In a practical embodiment the present invention provides an alternative method for payment of goods and/or services provided by vending machines, using a mobile phone. Here a consumer dials a phone number displayed on the vending machine with their mobile phone and then follows any required prompts. Their mobile phone number and any other predetermined information is subsequently sent back to said central computer. The central computer then validates the request by sending, preferably via a Short Message Service (SMS), a unique code to the consumers phone and to the vending machine. The consumer then enters the code received on their mobile phone into the vending machine, which preferably has a numeric keypad with an LCD display. The vending machine then verifies the consumer entered code with that of its corresponding received code and upon verification the consumer can access the goods/services. Payment for the goods/services is then made through the cost of the call. One example of this system may be as follows: A can of drink may cost $1.40 through a vending machine using coins. If the consumer does not have the necessary money, he or she may dial a toll free number and go through the procedure outlined above. The goods/services could then be paid for by the addition of the cost of a mobile call to the initial $1.40 outlay, as an additional charge on the consumers mobile phone statement.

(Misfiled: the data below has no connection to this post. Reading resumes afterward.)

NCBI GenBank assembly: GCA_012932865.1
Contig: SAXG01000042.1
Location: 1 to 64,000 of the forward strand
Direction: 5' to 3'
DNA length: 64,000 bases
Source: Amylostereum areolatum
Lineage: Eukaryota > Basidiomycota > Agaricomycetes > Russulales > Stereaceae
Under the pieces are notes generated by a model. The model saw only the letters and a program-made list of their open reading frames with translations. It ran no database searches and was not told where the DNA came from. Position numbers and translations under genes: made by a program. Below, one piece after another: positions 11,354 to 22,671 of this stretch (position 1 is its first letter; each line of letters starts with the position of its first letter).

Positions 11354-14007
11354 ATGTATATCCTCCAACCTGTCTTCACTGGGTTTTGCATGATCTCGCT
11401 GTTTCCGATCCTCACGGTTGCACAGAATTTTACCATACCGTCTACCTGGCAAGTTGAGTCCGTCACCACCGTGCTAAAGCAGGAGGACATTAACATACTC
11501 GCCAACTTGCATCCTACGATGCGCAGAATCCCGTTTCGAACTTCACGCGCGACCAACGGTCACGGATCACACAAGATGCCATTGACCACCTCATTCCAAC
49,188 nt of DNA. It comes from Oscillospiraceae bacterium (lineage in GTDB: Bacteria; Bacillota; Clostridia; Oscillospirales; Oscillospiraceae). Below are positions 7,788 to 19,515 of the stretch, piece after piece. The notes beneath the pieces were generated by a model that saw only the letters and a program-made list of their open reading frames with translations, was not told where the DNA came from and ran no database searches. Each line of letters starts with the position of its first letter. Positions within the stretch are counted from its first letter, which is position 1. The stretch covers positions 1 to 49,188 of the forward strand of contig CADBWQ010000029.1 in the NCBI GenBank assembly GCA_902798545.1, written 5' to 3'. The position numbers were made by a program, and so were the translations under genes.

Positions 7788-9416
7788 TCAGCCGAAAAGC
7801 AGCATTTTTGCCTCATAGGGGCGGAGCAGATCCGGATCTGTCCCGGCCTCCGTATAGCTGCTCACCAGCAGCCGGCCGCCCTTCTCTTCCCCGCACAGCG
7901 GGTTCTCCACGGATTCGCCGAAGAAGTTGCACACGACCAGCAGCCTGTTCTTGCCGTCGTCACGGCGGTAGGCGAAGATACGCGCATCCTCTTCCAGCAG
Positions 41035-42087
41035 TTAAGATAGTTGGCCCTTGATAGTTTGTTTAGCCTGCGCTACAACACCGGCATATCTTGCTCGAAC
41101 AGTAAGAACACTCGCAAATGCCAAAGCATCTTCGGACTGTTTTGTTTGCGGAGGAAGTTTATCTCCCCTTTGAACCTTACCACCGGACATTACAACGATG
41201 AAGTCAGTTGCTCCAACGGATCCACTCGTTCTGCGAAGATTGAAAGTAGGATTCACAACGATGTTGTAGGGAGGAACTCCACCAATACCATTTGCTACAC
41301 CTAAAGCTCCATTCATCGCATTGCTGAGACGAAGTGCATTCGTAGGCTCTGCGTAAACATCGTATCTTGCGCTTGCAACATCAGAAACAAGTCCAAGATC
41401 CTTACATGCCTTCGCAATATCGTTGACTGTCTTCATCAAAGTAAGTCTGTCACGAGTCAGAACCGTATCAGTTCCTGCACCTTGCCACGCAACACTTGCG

In yet a further practical embodiment the present invention provides an alternate means for purchasing goods and/or services over the Internet. In this embodiment, similar to the aforementioned embodiment, a consumer would dial a number on his mobile phone, and enter any required code/information, corresponding to goods/services on a merchants web page. Like before, a central computer would then send acknowledgments and the consumer could then proceed to the purchasing section of that web page and subsequently enter any data received via that acknowledgment. From here the merchant computer would then verify the transaction and dispense those goods and/or services required if verification was complete. Appropriate charges could then be added to the consumers mobile phone account.
In order that the invention may be more readily understood and put into practical effect, reference will now be made to the accompanying drawings, in which:—
To better understand the operation of system 10, reference will now be made to Steps 1 to 4, in